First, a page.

On the first day, I made an assignment to the class. Over the course of ten weeks, they needed to each read a novel and write a review of it—whatever word count they wanted. Each student would read their review to the rest of the students on the last day of class. There was an outpouring of concern.
“We have to read an entire novel?”
“I don’t know what to read.”
“We have to read a long book?”
I think you get the idea and maybe you’re thinking this class of 20 students was kids. Nope. They were all adults, adults that had signed up for the class. Frankly, I was shocked.
I suggested if this was truly their concern, they could read a short novel—something like “The Comfort of Strangers” by Ian McEwan. I consider it a very good read, only 10 chapters and a page count of 127. A novella really.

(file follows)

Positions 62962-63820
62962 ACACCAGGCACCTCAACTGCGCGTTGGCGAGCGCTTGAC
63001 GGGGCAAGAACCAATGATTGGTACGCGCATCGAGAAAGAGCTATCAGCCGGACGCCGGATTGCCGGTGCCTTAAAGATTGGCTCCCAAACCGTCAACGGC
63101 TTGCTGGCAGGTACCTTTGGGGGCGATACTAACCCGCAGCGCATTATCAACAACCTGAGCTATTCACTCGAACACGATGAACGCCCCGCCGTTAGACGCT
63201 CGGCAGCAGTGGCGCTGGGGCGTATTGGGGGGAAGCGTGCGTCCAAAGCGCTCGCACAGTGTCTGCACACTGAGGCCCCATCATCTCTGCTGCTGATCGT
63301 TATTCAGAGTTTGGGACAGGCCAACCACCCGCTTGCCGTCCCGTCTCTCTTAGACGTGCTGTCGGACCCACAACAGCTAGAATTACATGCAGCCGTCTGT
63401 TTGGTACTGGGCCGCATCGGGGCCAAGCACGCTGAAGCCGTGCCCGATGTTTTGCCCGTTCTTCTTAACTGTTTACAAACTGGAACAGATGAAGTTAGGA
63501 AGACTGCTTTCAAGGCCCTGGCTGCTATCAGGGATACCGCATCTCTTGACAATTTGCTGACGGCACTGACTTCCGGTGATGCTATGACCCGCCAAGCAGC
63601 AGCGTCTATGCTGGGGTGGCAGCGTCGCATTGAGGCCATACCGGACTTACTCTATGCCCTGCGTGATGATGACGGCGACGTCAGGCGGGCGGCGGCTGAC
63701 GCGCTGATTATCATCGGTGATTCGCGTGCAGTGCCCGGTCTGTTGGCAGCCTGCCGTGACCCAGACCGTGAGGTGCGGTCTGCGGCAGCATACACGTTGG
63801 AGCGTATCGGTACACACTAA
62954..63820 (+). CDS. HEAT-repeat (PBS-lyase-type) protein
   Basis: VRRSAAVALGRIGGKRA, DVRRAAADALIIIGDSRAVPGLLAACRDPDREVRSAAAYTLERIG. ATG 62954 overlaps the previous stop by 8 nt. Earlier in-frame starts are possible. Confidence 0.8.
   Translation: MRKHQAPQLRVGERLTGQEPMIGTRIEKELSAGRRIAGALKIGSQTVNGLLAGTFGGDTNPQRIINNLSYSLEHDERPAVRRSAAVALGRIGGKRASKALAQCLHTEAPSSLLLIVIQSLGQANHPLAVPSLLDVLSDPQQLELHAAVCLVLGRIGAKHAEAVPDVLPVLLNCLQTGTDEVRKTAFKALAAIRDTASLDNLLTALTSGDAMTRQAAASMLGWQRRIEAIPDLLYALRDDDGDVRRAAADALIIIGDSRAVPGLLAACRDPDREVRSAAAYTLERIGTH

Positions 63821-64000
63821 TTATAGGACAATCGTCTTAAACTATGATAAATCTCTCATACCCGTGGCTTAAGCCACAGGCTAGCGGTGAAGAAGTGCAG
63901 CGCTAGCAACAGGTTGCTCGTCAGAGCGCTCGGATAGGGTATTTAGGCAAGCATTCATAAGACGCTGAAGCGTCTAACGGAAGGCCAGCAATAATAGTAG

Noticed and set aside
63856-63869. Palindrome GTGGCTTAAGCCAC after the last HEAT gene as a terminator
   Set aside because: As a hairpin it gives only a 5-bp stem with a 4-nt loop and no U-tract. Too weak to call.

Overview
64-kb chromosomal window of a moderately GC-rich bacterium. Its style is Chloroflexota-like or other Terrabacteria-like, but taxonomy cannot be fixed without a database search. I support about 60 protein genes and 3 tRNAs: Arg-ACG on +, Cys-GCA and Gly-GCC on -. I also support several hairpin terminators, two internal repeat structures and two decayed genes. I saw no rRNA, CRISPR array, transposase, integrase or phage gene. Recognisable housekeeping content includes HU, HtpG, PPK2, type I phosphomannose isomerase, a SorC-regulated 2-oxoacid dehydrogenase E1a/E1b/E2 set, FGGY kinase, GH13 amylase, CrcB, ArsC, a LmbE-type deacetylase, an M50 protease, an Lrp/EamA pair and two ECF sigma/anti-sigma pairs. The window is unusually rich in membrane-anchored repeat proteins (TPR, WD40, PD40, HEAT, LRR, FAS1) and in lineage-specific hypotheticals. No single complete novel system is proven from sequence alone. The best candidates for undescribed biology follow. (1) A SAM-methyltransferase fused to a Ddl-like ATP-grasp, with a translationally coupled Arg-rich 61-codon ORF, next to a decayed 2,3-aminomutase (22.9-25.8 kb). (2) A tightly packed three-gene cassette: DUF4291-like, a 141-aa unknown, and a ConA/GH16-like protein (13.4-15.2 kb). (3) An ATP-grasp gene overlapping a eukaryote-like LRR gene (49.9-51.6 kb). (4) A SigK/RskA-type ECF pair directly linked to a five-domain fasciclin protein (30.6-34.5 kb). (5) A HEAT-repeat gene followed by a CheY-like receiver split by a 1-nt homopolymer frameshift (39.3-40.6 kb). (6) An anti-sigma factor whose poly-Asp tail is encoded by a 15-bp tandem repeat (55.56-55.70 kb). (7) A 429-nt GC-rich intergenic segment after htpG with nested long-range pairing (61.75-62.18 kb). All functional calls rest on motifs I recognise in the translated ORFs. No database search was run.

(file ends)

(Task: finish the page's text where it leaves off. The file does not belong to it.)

Come the last day of the class, it was time for the students to read their reviews. Out of the 20 students, half of them picked “The Comfort of Strangers” to read and write about.
As I listened to each student read their reviews, I kept my mouth shut but I was thinking plenty.
If you’re reading a good novel, the page count shouldn’t matter. If you sign up for a writing class, you should be a person who wants to read also. Reading makes you a better writer. If you’re a writer who’s aware that you need to also read, you shouldn’t need someone like me to tell you what book to pick out. You shouldn’t be a sheep.
I should have said those words to those students. If I was teaching that class today, I would.
(Image from dolcebellezza.net)